Dogs should roam free
| Posted: Wednesday, Oct 10, 2012 06:00 am
It has been proven time and again that ignorance is the new common sense.
Pathways are on-leash areas already, what is proposed to change is which fields are going to be dog friendly. So now more tax dollars have to be poured into segregating which fields are which. As it is now, there are none that are dog only. They are all multi-use. How about spending a fraction of that on a dog awareness pamphlet?
Dogs playing in a field are not going to hurt anyone unless provoked (yelling/looming/taunting) or put into a corner.
Some dogs will chase bikes, runners, and yes, children playing. In this situation face the dog, stand up straight and extend your hand to the dog. They just need a sniff, sniff and will run away back to play. The reason people get attacked by chasing dogs is they try to outrun the dog or yell at it.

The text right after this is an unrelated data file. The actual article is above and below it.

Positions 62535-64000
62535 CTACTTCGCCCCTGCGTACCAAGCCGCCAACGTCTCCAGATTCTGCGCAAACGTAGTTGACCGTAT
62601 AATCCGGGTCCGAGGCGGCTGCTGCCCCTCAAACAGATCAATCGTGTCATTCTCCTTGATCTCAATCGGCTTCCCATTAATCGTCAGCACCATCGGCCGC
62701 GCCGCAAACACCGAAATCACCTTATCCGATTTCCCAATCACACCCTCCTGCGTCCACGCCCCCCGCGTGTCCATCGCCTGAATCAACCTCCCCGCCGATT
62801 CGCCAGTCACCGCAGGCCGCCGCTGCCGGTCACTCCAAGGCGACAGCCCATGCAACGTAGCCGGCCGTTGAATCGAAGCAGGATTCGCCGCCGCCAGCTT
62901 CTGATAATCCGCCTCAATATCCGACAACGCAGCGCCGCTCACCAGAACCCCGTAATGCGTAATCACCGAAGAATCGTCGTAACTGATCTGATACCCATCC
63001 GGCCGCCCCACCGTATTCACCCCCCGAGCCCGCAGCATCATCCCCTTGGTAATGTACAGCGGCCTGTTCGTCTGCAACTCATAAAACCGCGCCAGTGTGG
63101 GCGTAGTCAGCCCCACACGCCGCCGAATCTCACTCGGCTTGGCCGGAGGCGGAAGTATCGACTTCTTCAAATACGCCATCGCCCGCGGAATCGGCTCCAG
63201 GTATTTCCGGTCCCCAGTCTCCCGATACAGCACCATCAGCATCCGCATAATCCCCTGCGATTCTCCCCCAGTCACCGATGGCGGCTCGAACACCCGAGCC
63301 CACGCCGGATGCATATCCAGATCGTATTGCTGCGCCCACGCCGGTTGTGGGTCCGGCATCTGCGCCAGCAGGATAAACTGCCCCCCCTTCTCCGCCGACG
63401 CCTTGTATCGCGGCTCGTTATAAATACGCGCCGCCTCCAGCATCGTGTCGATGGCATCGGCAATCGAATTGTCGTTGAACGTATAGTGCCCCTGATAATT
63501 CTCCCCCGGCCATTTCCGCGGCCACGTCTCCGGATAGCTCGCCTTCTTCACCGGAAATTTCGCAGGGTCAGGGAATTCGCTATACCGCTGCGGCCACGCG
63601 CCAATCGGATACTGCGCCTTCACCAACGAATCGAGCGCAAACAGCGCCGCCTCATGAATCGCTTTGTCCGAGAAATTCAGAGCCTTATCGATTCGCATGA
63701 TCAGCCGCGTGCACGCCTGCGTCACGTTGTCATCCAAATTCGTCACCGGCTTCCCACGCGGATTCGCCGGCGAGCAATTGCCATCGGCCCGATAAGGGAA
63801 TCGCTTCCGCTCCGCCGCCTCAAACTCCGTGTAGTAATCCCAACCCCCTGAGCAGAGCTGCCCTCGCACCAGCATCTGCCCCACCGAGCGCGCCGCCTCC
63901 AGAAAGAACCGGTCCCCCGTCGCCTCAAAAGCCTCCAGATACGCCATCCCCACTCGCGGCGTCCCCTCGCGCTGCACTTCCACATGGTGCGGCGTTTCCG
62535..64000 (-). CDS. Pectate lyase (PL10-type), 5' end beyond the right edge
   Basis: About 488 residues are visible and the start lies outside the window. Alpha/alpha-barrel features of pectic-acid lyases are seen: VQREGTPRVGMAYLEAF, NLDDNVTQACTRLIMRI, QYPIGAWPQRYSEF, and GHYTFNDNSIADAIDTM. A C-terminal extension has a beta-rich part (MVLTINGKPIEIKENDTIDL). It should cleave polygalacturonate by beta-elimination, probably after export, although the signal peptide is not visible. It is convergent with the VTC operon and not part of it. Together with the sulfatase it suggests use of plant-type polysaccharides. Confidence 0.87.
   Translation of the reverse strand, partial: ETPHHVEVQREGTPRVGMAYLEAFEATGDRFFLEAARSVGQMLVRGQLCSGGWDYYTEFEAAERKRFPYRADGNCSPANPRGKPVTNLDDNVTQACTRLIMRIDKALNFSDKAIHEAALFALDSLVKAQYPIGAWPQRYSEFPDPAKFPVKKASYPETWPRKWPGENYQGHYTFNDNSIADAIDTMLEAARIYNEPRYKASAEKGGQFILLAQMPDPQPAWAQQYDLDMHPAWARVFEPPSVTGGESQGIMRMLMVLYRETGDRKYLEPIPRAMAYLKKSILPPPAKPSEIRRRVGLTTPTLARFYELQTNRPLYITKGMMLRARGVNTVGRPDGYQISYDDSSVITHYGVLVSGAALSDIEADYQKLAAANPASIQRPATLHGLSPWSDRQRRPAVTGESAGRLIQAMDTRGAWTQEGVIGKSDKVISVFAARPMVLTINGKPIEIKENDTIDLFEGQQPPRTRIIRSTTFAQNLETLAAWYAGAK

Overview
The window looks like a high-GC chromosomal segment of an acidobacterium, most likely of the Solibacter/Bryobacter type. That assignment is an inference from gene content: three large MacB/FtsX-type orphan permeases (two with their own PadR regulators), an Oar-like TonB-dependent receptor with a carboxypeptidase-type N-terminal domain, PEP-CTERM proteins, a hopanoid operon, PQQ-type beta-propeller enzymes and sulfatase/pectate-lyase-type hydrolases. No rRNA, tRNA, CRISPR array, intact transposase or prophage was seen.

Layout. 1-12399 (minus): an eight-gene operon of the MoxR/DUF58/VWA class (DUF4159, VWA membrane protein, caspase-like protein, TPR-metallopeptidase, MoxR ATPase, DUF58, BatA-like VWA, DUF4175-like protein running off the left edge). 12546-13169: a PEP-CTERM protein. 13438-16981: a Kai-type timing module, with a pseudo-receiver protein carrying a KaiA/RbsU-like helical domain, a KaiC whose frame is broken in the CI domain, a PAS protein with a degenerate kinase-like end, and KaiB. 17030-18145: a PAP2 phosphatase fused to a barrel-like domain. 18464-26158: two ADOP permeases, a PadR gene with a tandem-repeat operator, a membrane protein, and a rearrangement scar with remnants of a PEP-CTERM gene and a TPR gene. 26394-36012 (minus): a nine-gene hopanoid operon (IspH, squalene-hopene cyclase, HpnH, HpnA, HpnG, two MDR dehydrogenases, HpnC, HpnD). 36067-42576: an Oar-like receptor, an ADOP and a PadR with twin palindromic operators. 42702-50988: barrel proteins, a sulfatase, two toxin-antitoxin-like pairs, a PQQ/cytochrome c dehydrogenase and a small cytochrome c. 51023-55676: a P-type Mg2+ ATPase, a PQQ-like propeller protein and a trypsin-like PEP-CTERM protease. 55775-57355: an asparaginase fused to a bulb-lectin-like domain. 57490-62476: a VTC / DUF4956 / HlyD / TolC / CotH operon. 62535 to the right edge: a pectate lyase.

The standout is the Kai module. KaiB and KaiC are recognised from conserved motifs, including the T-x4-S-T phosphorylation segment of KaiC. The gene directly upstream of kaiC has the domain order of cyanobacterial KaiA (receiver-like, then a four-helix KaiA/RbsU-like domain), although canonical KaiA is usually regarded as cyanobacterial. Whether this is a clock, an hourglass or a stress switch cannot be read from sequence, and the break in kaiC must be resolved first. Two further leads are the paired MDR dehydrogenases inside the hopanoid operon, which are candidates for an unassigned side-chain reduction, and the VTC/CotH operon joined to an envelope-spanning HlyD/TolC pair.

It may take 30 seconds out of your run to interact with a loose dog but thousands of years ago we as a civilization decided to remove them from the wild and bring them into our communities. There are cities all over this earth where dogs roam free during the day and return home at night to be with their families. Dogs that are free-roaming have no reason to bite. It really is the leash and confinement that is the problem. This is their natural habitat and those who don't like it should maybe go live on an acreage.
And if a dog is allowed to be off leash in a field then it has been deemed safe and trustable. It's not going to attack a leashed dog. The reason the situation may seem that way is with one leashed and one unleashed is because of the person tensing up and tugging on the leash.
If you relax or let your dog go they will either play or sniff, decide who's dominant and walk in separate directions. Without the outlet to run a few times a day, dogs will become very sour and unhealthy, just like people who don't exercise.
I bought a house in St. Albert for its dog friendliness and wide-open spaces. Now with the destruction of the beautiful wetland and meadow beside Lacombe Lake Park, and this policy change, I will be moving.
Nicholas Lightle, St. Albert